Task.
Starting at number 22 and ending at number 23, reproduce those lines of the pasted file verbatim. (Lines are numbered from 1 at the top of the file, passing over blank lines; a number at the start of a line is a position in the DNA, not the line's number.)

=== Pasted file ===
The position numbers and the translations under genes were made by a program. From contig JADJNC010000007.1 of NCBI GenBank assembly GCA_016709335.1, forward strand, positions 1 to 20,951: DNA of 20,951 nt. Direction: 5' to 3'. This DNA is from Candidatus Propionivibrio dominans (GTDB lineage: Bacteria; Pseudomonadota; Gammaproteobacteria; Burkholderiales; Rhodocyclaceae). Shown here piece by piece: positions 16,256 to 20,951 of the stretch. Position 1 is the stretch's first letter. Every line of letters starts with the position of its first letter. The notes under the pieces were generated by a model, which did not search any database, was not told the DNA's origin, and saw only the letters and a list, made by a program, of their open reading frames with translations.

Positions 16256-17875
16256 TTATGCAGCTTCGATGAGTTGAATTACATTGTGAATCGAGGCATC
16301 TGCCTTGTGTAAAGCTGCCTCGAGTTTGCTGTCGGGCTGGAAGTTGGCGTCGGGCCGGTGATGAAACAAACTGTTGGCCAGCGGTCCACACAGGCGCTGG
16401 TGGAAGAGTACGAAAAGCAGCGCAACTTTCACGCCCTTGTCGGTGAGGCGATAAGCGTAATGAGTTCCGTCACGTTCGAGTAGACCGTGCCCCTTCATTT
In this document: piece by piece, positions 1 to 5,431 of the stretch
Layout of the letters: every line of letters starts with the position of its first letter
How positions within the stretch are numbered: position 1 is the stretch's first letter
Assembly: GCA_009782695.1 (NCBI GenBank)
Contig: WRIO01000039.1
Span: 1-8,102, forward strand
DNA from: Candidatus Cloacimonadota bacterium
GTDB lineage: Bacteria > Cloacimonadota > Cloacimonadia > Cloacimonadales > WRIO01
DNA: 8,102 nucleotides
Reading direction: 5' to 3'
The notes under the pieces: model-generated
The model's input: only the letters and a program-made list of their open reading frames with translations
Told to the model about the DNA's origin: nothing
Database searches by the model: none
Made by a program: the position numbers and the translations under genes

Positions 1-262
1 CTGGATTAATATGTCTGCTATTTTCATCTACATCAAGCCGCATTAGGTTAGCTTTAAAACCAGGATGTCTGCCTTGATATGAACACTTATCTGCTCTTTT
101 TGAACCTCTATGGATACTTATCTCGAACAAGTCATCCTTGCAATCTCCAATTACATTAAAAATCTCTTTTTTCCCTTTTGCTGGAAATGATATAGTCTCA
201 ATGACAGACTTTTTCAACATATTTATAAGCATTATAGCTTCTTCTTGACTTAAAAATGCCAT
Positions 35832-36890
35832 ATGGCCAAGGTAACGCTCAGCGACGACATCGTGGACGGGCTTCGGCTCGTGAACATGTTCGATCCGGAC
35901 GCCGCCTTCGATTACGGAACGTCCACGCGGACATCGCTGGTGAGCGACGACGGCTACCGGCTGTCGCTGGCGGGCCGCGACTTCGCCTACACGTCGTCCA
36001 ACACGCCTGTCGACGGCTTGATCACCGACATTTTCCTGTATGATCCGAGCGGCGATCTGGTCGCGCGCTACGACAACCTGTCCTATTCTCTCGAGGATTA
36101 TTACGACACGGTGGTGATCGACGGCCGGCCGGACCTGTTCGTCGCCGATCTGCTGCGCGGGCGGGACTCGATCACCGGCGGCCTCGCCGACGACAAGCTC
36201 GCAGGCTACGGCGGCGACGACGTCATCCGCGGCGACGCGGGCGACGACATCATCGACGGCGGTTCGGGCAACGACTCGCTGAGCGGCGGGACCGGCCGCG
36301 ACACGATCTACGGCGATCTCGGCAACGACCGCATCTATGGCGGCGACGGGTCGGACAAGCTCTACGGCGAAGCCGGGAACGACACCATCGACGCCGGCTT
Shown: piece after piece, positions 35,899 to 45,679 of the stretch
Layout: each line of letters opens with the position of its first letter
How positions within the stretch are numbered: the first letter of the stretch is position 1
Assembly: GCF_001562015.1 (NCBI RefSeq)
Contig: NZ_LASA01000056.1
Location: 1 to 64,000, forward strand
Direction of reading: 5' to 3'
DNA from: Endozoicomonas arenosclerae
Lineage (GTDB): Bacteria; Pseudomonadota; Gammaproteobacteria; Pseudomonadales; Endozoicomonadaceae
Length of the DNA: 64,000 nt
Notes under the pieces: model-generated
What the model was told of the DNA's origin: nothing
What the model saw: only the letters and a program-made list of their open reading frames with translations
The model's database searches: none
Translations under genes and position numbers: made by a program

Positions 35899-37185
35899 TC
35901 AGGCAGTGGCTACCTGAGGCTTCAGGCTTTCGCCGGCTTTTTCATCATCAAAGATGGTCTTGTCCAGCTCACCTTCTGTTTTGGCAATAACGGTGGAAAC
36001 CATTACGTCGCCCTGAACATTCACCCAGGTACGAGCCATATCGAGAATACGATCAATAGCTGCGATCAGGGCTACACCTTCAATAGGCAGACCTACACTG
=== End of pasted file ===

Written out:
1 CTGGATTAATATGTCTGCTATTTTCATCTACATCAAGCCGCATTAGGTTAGCTTTAAAACCAGGATGTCTGCCTTGATATGAACACTTATCTGCTCTTTT
101 TGAACCTCTATGGATACTTATCTCGAACAAGTCATCCTTGCAATCTCCAATTACATTAAAAATCTCTTTTTTCCCTTTTGCTGGAAATGATATAGTCTCA